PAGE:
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Quantum Algorithm Zoo (nist.gov)
95 points by cskau on Nov 24, 2017 | hide | past | web | favorite | 6 comments

Surprising to me is seeing that some of the papers cited here were published in the mid-90s. That's 5 or 10 years before when I would've guessed.

Makes me think of Ada Lovelace and how awesome the mind can be when grappling with the abstract (though I'm sure non-quantum computers were still some help here to researchers for fiddling with quantum algorithms).

There are a couple of those that might be relevant to work I am doing. Just wondering what the horizon should be for someone to dive into QC. The engineering doesn't seem to be anywhere near where a mid-sized company can buy or rent access to a reasonably sized machine any time soon (thinking about timescale next 10 years or so). Super interesting thou.

There are no reasonably sized machines.

QC is currently basic research. It's not clear when machines large enough to be useful will exist, and I don't understand the reasons behind the current development speed. But keep in mind that we have computers with ~20qubits, and people have been consistently adding 3 more qubits every 2 years, for a rather long time.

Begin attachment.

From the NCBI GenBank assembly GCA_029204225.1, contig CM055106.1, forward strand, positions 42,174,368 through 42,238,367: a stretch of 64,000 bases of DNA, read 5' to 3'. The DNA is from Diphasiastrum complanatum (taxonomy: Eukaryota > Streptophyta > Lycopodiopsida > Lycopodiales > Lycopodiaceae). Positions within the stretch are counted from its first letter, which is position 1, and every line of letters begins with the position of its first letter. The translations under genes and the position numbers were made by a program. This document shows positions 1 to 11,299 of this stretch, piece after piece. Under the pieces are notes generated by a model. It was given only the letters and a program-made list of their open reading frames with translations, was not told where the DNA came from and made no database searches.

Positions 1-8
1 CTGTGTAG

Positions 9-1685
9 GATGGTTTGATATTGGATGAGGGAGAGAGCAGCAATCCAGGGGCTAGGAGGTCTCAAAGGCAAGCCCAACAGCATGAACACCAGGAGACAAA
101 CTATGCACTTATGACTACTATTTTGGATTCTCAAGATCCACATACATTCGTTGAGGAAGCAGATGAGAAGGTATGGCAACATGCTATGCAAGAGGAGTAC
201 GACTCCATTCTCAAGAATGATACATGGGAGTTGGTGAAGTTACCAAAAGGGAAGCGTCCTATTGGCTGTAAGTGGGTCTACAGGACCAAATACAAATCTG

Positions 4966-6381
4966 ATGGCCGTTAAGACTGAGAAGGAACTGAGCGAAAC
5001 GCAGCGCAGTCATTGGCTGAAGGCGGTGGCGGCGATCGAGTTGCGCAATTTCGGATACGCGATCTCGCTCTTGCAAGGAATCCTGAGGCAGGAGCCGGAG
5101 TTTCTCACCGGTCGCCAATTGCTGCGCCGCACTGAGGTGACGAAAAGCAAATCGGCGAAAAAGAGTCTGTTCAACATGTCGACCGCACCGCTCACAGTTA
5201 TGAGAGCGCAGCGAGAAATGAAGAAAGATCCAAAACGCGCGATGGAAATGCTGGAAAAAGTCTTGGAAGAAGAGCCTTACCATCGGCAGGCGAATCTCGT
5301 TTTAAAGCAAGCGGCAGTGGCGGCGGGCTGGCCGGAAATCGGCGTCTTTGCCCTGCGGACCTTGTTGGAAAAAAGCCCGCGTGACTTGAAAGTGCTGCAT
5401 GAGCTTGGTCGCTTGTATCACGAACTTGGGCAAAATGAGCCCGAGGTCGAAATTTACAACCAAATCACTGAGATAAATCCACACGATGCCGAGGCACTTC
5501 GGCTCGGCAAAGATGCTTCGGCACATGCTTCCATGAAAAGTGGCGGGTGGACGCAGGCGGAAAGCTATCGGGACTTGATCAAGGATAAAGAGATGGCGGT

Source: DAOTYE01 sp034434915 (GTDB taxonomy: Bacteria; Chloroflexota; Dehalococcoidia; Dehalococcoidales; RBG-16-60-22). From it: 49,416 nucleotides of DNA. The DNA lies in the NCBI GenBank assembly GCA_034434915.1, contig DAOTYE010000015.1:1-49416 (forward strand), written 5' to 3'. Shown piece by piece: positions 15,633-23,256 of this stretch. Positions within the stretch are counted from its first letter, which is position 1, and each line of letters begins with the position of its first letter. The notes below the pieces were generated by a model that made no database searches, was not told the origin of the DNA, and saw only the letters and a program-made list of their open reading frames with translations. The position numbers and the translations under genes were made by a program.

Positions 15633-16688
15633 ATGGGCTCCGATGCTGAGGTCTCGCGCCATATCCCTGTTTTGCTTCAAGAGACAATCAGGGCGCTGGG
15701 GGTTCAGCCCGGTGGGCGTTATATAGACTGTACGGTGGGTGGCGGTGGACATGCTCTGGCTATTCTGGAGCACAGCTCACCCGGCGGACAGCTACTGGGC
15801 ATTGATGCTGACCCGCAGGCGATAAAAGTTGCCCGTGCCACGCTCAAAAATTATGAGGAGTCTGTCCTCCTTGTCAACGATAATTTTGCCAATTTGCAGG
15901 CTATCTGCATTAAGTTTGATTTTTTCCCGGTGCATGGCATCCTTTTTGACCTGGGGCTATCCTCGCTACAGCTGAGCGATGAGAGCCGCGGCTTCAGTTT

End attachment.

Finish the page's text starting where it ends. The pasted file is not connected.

Isn't this the same as development of classical computers? We are still in the phase that classical computer were in in the 20's to 40's. Once you crack the lid and make something mass-producible, exponential advancement will take over for as long as physics allows it (which in QC is an extremely deep well).

I can't imagine how to trace a parallel. Even before that, classical computers stayed a very long time "on the lab", and by that time the expansion in functionality was way more visible than any expansion of size. Only after people kind of agreed on what a "computer" can do (at the 40's) that we got any clear size expansion, that was exponential.

As a comparison, we have a very nice idea on the requisites of a quantum computer. Nobody is exploring this space. Also, we have that very clear linear growth on their size, while we didn't have even a clear size measure for classical computers.

It looks like something very different to me. Really, that linear growth is unsettling in many ways.

Recent announcements from IBM and Google indicate they will jump from ~20 to ~50 qubits. My guess is that near-term growth will not remain linear.

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